1. There is a distance minimum of 36” from the ceiling to the top of the mattress. One of the reasons for this is that when a fire occurs the smoke and heat collect at the top of the room. Contrary to what some people may think, smoke will NOT wake you up if you are sleeping as it actually puts a person into a deeper sleep. It only takes one breath of super heated air to sear the inside of a person’s lungs which would severely injure them at this time and possibly end their life. If it is found in violation, it will have to be lowered or removed. There will not be any building of decks or any other structures in student’s rooms on campus unless specific permission has been received by EHS. You must contact the Safety Coordinator for approval prior to building anything in your dorm rooms. EHS will contact the House Corp. President to discuss. (Quite a few have been built that may be jeopardizing the safety of the student and that is being addressed now).
2. Lofts should be freestanding, which means they may not be attached to the walls, floor, or ceiling. The house corporation president may approve if the loft is not against window and cannot obstruct doorway. Being against a window is a fire hazard and fireman cannot evacuate student through window if student is trapped and cannot escape through the door.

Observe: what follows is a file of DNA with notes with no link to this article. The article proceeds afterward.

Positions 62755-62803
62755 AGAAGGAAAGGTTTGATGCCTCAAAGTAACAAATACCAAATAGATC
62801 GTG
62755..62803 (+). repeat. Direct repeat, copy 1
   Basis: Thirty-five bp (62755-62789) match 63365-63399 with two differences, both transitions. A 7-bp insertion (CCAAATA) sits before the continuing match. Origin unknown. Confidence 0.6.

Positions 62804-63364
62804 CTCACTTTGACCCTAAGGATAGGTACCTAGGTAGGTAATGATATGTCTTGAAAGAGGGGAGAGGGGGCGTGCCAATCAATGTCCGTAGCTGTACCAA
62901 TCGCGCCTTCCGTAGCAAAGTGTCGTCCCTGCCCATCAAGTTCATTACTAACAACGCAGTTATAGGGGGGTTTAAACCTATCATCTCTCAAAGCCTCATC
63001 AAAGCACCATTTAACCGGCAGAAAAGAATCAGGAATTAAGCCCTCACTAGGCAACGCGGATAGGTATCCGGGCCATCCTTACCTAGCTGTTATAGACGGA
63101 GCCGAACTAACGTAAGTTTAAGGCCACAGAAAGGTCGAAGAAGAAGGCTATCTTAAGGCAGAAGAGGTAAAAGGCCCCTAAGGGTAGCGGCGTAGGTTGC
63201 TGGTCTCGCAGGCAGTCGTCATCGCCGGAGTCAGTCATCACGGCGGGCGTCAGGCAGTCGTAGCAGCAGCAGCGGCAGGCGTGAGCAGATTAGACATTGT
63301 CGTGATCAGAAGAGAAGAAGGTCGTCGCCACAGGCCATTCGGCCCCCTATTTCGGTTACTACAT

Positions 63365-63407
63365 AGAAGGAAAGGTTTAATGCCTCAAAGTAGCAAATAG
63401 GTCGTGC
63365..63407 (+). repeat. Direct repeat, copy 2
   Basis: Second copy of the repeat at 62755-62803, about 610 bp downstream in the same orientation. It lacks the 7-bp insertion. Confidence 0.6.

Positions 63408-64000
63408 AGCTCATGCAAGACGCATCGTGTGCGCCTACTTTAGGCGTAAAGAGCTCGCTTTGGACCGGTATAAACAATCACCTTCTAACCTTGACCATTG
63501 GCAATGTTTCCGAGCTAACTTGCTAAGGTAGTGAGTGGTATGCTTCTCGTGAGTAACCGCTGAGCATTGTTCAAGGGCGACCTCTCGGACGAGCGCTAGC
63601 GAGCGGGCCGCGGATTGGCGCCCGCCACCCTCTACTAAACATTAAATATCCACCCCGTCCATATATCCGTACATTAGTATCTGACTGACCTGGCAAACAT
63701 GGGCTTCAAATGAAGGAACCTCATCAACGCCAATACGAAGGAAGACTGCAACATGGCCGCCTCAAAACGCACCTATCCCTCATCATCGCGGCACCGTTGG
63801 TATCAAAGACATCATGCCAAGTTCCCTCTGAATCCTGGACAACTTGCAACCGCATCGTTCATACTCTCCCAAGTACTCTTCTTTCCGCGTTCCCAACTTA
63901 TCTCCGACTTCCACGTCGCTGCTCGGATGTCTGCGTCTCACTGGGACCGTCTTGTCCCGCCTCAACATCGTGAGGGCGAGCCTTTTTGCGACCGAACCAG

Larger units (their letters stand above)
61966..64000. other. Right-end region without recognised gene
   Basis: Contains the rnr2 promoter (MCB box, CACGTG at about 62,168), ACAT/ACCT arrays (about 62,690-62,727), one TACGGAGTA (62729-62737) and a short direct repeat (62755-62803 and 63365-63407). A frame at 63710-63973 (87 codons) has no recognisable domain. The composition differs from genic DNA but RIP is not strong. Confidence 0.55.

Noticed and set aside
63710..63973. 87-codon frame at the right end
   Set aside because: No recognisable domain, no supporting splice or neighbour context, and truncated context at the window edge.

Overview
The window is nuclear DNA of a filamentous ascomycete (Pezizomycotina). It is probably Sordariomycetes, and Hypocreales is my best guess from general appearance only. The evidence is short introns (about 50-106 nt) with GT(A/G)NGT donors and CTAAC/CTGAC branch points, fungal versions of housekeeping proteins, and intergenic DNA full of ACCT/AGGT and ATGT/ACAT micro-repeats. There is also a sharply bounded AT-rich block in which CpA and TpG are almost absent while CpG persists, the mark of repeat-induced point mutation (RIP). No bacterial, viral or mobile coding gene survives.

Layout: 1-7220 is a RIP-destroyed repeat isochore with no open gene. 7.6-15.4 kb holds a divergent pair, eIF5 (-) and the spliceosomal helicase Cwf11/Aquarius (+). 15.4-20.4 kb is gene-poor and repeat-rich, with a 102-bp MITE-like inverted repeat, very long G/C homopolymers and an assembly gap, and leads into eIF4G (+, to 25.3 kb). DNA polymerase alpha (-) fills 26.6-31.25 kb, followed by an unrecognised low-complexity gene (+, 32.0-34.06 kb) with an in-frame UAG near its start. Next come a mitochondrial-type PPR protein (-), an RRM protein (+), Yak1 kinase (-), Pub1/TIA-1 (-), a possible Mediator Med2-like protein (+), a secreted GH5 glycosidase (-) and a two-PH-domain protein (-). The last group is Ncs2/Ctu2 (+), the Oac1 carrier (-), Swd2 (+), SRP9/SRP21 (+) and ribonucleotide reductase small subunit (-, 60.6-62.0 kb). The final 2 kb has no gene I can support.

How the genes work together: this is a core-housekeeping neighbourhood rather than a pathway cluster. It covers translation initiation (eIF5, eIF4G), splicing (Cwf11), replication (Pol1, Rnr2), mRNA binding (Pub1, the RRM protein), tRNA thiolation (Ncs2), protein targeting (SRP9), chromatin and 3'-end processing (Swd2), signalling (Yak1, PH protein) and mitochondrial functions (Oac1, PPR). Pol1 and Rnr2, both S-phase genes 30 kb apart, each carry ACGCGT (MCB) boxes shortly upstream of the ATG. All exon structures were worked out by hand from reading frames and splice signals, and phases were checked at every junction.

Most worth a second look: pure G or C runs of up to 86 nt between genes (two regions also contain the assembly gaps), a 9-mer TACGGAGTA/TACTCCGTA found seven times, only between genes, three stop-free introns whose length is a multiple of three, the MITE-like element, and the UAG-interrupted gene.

3. Lofts should not exceed the floor area of the beds they replace (maximum size 4 ft. x 8 ft.).
4. The occupant must be able to get out of the loft quickly.
5. Lofts may not obstruct the functioning of windows and must be placed in such a way as to allow rapid egress from the room.
6. Wiring shall not be attached to a loft.